Côtes De Thongue

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Côtes de Thongue is an IGP title covering wines made in an area on the southern slopes of the Montagne Noire in the Languedoc-Roussillon region of southern France. The wide valley of the river Thongue has been utilised viticulturally for hundreds of years, and is covered by the AOC Languedoc appellation, as well as the vineyards of Faugères higher in the hills. The IGP covers wines that are not made to the specifications of these appellations.

The official vineyard area covers 23 villages in the southwest of the Hérault departement, mostly on the low rolling hills at the base of the mountains. Here, vineyards are subject to a classic Mediterranean climate, which offers up hot, dry summers and mild winters, with most rainfall concentrated in spring and autumn.

A slight variation of temperatures exists as the landscape rises into the mountains, where a slightly cooler environment is better suited to introduced grape varieties such as Cabernet Sauvignon and Chardonnay. On the hotter land nearer the coast, the sun-baked terroir is better suited to Mediterranean varieties like Grenache, Syrah and Mourvèdre.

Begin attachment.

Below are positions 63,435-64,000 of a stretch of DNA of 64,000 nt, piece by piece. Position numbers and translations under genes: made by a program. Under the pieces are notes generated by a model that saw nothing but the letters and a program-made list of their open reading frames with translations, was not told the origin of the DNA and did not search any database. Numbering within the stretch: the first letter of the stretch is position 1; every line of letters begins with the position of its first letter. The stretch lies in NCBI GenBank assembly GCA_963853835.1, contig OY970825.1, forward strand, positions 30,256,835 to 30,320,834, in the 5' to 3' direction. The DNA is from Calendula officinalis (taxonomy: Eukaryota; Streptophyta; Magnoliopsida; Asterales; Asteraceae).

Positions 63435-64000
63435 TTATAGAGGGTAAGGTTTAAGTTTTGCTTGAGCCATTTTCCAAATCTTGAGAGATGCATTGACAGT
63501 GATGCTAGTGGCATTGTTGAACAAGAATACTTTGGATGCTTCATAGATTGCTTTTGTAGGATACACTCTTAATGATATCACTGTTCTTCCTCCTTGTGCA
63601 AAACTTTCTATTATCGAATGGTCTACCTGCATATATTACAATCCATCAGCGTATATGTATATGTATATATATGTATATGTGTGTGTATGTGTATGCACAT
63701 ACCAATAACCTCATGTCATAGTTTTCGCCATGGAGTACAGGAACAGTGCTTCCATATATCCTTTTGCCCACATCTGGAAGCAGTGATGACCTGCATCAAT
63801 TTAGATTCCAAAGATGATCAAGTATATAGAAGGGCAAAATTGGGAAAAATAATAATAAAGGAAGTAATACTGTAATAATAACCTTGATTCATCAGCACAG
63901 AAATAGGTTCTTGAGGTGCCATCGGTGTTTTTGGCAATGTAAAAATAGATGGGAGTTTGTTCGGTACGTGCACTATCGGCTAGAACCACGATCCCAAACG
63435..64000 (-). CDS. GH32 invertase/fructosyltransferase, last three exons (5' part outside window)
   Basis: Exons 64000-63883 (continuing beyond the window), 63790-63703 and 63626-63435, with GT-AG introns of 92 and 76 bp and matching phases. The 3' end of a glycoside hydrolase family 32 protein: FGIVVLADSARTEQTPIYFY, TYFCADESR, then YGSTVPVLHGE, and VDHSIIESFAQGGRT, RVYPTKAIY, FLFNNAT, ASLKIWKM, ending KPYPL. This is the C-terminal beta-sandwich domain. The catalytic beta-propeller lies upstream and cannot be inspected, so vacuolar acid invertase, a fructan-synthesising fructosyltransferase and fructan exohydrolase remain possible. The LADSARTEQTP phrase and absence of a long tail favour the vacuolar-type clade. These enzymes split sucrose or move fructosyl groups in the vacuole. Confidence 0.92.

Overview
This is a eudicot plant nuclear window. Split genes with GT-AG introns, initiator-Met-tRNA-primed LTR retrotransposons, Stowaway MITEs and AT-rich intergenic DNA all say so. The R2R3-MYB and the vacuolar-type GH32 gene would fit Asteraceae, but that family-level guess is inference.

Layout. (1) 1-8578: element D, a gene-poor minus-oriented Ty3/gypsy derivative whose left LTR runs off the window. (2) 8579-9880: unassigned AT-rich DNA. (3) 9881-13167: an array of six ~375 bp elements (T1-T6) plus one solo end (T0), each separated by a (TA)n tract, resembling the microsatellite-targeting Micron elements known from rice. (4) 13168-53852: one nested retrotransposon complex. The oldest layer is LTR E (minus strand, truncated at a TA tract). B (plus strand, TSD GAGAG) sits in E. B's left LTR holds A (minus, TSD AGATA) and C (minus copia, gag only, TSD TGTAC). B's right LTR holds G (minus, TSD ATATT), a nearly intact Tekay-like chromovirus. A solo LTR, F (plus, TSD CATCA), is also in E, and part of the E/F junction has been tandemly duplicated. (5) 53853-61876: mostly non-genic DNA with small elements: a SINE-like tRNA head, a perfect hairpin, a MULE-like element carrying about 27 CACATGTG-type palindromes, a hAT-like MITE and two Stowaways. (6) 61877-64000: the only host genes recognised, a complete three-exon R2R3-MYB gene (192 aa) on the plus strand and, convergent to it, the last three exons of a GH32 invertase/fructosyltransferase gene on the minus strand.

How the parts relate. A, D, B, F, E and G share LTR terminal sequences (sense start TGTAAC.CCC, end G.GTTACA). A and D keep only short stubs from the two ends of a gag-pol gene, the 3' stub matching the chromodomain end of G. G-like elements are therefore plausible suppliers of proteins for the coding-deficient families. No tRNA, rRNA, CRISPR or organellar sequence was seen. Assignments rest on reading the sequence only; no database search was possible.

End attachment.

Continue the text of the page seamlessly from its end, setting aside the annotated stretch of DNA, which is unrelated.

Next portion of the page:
The presence of the slow-moving river (a tributary of the Hérault river that gives the departement its name) has contributed a great range of soil types to the Côtes de Thongue area. These soils include stony marl river terraces and calcareous clay, along with some sandy gravel. The best vineyards are planted on the lighter soils with better drainage, allowing for the production of more concentrated grapes as there is less energy for the vines to expend on leafy vegetation.

Prior to 2009, the area was covered by the Vin de Pays des Côtes de Thongue denomination. However, this category has been replaced by Indication Géographique Protégée in order to bring French wine labeling conventions more in line with the European Union. The law reform included an expansion of the Côtes de Thongue IGP catchment zone, to reflect the similarity of terroir in the wider area.
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